The toll is a “huge public health issue” rooted in historical inequalities, said Jill Fortuin, director of drowning prevention at the National Sea Rescue Institute (NSRI).  

Most fatalities are Black South Africans. 

“Apartheid is a big portion of the problem,” said Fortuin, herself a person of mixed heritage. 

Under segregation, swimming pools and holiday beaches were limited to the white minority, providing little incentive for the majority to learn how to swim. 

Three decades after the advent of democracy, stark inequalities remain, with limited infrastructure and opportunities. 

“Government schools, where most disadvantaged people go to, often do not have swimming pools,” said Fortuin. 

Faced with choosing between putting food on the table or paying for swimming lessons, most families opt for the former, she added.  

“Swimming is not seen as a priority.” 

‘Safe water’

To help tackle drowning, NSRI has deployed 1,350 volunteer lifeguards across the country’s beaches and installed 1,500 bright pink buoys on various water bodies to help rescuers aid people in distress. 

But prevention is paramount, said the group, whose awareness-raising campaign has reached more than 3 million people in recent years. 

With climate change fueling floods and heat waves, the need increases, said Fortuin. 

The “Survival Swimming Centre” pool installed at Meiring is the brainchild of Andrew Ingram, 58, a drowning prevention manager.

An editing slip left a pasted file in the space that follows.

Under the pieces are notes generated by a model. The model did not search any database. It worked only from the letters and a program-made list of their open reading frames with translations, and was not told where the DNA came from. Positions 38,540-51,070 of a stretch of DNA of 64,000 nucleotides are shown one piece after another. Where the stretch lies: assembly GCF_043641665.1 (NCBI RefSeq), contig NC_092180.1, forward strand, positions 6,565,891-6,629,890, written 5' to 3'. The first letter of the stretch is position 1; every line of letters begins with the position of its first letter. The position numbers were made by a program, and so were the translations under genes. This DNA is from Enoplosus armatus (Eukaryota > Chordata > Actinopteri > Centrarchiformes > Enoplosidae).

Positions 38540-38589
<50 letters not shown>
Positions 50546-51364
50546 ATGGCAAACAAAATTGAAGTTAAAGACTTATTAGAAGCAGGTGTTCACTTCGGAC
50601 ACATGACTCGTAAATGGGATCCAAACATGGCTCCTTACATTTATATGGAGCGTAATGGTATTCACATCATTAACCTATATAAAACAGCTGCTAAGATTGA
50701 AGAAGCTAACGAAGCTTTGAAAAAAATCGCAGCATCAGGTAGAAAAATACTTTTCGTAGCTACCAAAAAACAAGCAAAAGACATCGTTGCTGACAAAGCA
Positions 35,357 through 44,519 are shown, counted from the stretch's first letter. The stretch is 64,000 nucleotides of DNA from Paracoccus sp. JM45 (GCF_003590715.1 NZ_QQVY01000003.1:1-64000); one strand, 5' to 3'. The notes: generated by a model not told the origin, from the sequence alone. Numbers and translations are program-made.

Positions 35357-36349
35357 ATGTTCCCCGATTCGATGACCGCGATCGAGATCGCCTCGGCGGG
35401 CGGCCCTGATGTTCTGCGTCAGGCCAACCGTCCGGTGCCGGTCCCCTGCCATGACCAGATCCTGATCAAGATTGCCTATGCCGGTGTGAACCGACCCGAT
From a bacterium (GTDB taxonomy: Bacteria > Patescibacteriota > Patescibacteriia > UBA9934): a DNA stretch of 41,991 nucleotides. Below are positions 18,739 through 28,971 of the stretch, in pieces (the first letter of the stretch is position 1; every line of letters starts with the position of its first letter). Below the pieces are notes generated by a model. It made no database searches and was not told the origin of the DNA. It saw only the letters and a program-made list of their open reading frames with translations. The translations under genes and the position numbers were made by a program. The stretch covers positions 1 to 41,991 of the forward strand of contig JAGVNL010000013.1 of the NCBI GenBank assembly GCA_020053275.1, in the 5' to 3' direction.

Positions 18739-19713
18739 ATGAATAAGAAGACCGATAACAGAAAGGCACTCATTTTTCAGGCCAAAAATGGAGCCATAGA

In their homes, some of “the children … don’t even have toilets that flush. So how on earth are they going to have a swimming pool?” he asked.  

“We provide safe water and somebody to teach them.” 

The container pool is 6 meters long and 1 meter deep. 

Children are taught how to help friends in difficulty, control breathing, orient themselves under the water and use an empty bottle as an emergency buoy. 

Half of the school’s children now know how to float — and most of them are the first in their families to learn, said Cupido.  

Jonathan Van der Merwe used to be very “concerned” that his daughter, who was one of the first to take lessons at Meiring’s survival pool, might get into trouble in one of the many ponds around the wine farming area. 

“Now, I’m very calm and relaxed about it,” he said. 

A sister container will soon be installed at a school in KwaZulu-Natal, an eastern province ravaged by deadly floods last year. Another is already in place in Eastern Cape province.  

Petro Meyer, 62, NSRI’s water safety instructor, has introduced about 100 students between 6 to 12 years old to survival swimming.  

“You should see their smiles when they realize they’re floating by themselves for the first time,” she said. “We want to create a new culture in these kids.”  

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US Calls for Redoubled Efforts to Fight Insurgents in Mozambique’s Cabo Delgado

U.S. Ambassador to the United Nations Linda Greenfield says greater efforts are needed in Mozambique to push back insurgents who are spreading south from the northern province of Cabo Delgado.

Greenfield was in Mozambique on Friday as she makes a three-nation tour of Africa. Addressing a media briefing at the end of her two-day visit, Greenfield said the United States is willing to work with Mozambique in the United Nations Security Council.

Early this month, Mozambique took its one-year non-permanent seat on the Security Council.